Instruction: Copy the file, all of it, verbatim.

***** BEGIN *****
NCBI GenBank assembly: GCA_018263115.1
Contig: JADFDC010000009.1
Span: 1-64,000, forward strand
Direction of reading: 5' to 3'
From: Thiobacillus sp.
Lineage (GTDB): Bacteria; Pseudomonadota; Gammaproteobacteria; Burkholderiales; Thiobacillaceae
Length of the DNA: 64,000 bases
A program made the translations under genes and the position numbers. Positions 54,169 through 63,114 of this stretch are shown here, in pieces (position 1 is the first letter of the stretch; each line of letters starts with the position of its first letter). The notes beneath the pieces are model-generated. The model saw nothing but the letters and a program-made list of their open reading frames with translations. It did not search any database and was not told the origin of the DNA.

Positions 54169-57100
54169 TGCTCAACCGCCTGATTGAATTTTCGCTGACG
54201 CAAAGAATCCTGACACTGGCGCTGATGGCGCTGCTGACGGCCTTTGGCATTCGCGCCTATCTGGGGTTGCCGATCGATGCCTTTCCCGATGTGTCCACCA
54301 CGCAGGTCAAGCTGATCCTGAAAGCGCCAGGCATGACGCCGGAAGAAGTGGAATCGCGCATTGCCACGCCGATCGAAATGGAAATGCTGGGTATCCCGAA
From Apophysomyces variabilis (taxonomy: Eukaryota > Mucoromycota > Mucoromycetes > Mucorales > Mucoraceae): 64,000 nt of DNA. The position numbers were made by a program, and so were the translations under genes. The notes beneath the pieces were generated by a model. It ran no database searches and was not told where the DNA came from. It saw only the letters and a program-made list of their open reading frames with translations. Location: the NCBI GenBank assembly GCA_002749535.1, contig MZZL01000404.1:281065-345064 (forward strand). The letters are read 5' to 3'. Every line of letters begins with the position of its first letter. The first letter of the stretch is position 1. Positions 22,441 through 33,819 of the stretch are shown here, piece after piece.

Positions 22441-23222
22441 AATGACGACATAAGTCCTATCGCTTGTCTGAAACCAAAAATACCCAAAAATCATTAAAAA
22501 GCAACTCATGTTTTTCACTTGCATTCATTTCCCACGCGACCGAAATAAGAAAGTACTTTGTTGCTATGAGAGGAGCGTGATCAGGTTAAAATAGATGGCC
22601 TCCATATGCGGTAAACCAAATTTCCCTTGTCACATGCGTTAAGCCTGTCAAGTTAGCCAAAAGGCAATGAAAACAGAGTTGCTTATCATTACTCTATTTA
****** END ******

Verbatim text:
NCBI GenBank assembly: GCA_018263115.1
Contig: JADFDC010000009.1
Span: 1-64,000, forward strand
Direction of reading: 5' to 3'
From: Thiobacillus sp.
Lineage (GTDB): Bacteria; Pseudomonadota; Gammaproteobacteria; Burkholderiales; Thiobacillaceae
Length of the DNA: 64,000 bases
A program made the translations under genes and the position numbers. Positions 54,169 through 63,114 of this stretch are shown here, in pieces (position 1 is the first letter of the stretch; each line of letters starts with the position of its first letter). The notes beneath the pieces are model-generated. The model saw nothing but the letters and a program-made list of their open reading frames with translations. It did not search any database and was not told the origin of the DNA.

Positions 54169-57100
54169 TGCTCAACCGCCTGATTGAATTTTCGCTGACG
54201 CAAAGAATCCTGACACTGGCGCTGATGGCGCTGCTGACGGCCTTTGGCATTCGCGCCTATCTGGGGTTGCCGATCGATGCCTTTCCCGATGTGTCCACCA
54301 CGCAGGTCAAGCTGATCCTGAAAGCGCCAGGCATGACGCCGGAAGAAGTGGAATCGCGCATTGCCACGCCGATCGAAATGGAAATGCTGGGTATCCCGAA
From Apophysomyces variabilis (taxonomy: Eukaryota > Mucoromycota > Mucoromycetes > Mucorales > Mucoraceae): 64,000 nt of DNA. The position numbers were made by a program, and so were the translations under genes. The notes beneath the pieces were generated by a model. It ran no database searches and was not told where the DNA came from. It saw only the letters and a program-made list of their open reading frames with translations. Location: the NCBI GenBank assembly GCA_002749535.1, contig MZZL01000404.1:281065-345064 (forward strand). The letters are read 5' to 3'. Every line of letters begins with the position of its first letter. The first letter of the stretch is position 1. Positions 22,441 through 33,819 of the stretch are shown here, piece after piece.

Positions 22441-23222
22441 AATGACGACATAAGTCCTATCGCTTGTCTGAAACCAAAAATACCCAAAAATCATTAAAAA
22501 GCAACTCATGTTTTTCACTTGCATTCATTTCCCACGCGACCGAAATAAGAAAGTACTTTGTTGCTATGAGAGGAGCGTGATCAGGTTAAAATAGATGGCC
22601 TCCATATGCGGTAAACCAAATTTCCCTTGTCACATGCGTTAAGCCTGTCAAGTTAGCCAAAAGGCAATGAAAACAGAGTTGCTTATCATTACTCTATTTA